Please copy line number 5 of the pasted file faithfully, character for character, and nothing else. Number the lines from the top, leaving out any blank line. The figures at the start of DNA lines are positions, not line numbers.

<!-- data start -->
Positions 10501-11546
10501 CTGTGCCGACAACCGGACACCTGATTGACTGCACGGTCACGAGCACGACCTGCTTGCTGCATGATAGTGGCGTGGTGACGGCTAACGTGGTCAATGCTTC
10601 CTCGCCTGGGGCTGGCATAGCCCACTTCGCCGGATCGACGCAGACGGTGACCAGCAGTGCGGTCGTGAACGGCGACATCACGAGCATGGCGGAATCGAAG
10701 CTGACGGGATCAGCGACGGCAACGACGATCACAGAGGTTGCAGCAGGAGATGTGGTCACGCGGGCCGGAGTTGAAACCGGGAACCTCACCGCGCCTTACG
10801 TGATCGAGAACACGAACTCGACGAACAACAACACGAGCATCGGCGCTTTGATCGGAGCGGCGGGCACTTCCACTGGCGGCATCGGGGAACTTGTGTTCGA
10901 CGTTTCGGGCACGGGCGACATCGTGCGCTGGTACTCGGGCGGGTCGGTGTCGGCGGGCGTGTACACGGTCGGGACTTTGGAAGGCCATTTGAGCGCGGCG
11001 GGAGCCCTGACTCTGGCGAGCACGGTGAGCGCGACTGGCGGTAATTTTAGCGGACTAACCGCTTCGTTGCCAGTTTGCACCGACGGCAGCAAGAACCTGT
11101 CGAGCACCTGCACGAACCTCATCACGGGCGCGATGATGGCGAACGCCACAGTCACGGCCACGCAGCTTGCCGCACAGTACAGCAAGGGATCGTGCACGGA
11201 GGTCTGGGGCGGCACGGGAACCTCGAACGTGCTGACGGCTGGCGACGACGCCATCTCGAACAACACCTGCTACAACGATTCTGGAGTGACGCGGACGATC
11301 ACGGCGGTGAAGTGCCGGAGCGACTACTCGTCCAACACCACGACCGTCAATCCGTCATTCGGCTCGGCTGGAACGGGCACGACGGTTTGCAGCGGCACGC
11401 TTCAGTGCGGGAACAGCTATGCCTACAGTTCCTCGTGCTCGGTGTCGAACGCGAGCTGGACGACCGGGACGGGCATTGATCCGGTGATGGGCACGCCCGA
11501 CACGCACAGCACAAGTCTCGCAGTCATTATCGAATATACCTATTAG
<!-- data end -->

10801 TGATCGAGAACACGAACTCGACGAACAACAACACGAGCATCGGCGCTTTGATCGGAGCGGCGGGCACTTCCACTGGCGGCATCGGGGAACTTGTGTTCGA